In the wake of Burning Spear's popularity during the mid seventies, more and more singers - and groups too for that matter - came forward in the same chanting type of style, and a very attractive style it is too, being the very foundation of Rastafarian roots reggae music. Lorenzo Nembhard aka Ras Midas was one of those artists who sprung from that era. You might've heard 'Kude A Bamba', a big hit for producer Harry J in 1976 and Ras Midas' breakthrough to a larger audience worldwide. Midas has always been a little bit different from the rest and seldom settled down where the latest trend rules, an attitude which deserves respect in times when pocket dunza have to rule over artistic integrity and expression. But who can blame a brother for trying either way? You have to survive in the long run. Midas and I linked up in March, '04 to discuss some events in his long life in music, stretching back to the late sixties. Thanks to Lorenzo, Barbara, Teacher & Mr. T, Michael Turner, Bob Schoenfeld, Donovan Phillips, Steve Barrow and Michael de Koningh.
Q: Back to where it began, your family background, how did you grow up?
A: OK. Well, I was born in Jamaica in the parish of Clarendon, and I lived with my grandparents, my grandfather and grandmother. And when I was thirteen I migrated to England.
Q: Your parents had moved there, like in the fifties, and then they sent for you?
A: Well, my mother and father and some of my other family was living in England, and my grandparents died. And so I have to migrate.
Q: That was in the sixties sometime.
A: Yeah, late sixties up to the seventies. I lived in England for twelve years. I lived in Birmingham for four years, and in Manchester for eight years.
Q: How did you take the living in rainy England?
A: Well, it was not very nice. When you cannot do better and you is a child then you have to try and adopt, y'know, to certain condition an' t'ing. So I have to make adjustment to the different country, different environment, y'know, different way of living. But it was not too bad because you have a lot of people from the Caribbean was living there, and people from India, Pakistan, and even from Nigeria and Ghana. So it wasn't really that bad. But it was good in some way, because there's lots of people from Jamaica an' you could relate to what the Jamaican culture there was dealing with, and you don't pay the English system there any mind, y'know. So it was not too bad.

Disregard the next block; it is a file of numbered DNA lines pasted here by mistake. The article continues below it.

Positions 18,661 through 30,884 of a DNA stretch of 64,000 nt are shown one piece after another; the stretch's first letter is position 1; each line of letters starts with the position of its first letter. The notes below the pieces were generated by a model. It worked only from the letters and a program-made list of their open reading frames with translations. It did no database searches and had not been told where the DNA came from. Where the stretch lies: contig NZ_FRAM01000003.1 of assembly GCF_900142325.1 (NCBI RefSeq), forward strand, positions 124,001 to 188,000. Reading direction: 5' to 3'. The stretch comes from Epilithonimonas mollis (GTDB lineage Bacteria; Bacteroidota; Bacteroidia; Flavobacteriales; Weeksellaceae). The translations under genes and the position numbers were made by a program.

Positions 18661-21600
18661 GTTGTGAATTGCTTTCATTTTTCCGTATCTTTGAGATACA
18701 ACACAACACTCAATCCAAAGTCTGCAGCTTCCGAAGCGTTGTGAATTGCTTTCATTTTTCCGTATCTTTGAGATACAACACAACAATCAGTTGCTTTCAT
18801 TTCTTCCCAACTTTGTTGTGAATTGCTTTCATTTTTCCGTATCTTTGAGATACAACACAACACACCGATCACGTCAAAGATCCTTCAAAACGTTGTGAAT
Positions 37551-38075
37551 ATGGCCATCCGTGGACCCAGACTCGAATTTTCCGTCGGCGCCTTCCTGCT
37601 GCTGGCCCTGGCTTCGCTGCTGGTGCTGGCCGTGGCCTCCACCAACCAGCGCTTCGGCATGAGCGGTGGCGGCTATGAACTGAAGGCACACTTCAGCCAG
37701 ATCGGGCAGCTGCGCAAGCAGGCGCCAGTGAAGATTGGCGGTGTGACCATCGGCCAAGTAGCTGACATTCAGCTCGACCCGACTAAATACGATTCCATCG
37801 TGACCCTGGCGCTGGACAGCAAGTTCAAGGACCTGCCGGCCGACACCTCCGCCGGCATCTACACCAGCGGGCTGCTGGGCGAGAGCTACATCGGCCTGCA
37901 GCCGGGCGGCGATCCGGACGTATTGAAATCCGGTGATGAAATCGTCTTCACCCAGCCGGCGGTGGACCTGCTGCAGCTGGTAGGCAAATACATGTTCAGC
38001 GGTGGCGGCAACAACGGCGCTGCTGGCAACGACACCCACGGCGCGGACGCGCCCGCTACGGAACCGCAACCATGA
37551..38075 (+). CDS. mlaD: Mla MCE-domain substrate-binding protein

Q: Like a 'system within the system', you know what I mean?
A: Yes, I didn't get to change up too much, because in Birmingham there's a lot of - there's a big Rastafarian community and there's a lot of people from the Caribbean who embrace the Rastafarian culture, and they know that it's part of their culture. So everyone try to integrate an' try to work with the other to make t'ings better in some ways. Because sometime when you're in foreign country and is a group you're more unite an' bound together to make t'ings work out to the best for everyone.
Q: Did you sight up Rastafari when living in England?
A: No, my grandmother is a Rastafarian. My grandmother is a Maroon, and she was also a Garvey-ites. So I grow up being a Rastafarian through my grandmother. Well, my grandfather wasn't too much of a Rastafarian, but my grandmother was a heavy Rastafarian and she deal with mostly African culture, like a West African culture, more is like from Ghana, y'know. But my father is from Ethiopia.
A: Yeah, my father met my mother in England, and so when she got pregnant with me she went back to Jamaica an' had me there. And then my grandparents take care of me until they passed away.
Q: And they passed away in the late sixties, almost at the same time-period?
A: Well, they pass away like a year between each-other. My grandfather died first and then my grandmother died about thirteen months after that. And then (chuckles)... that's how I get to migrate into England. I mean, plenty people in Jamaica don't even know that I am from Jamaica, they thought I'm from England (laughs)! So plenty people in Jamaica when they hear the name 'Ras Midas', most of them think 'that's an Englishman', y'know (chuckles).
Q: Yea, 'half of the story has never been told' (chuckles).
A: Yeah, well, you know (laughs)! The half has never been told. Yeah.
Q: So now you lived with your parents, but you hardly knew them. But did your father return to Ethiopia at some point, like taking you along, you never got to see life over there?
A: No, my mother and father they died in England too. My mother and father died in England during the race riots.
Q: When was that, you mean the riots in the mid seventies?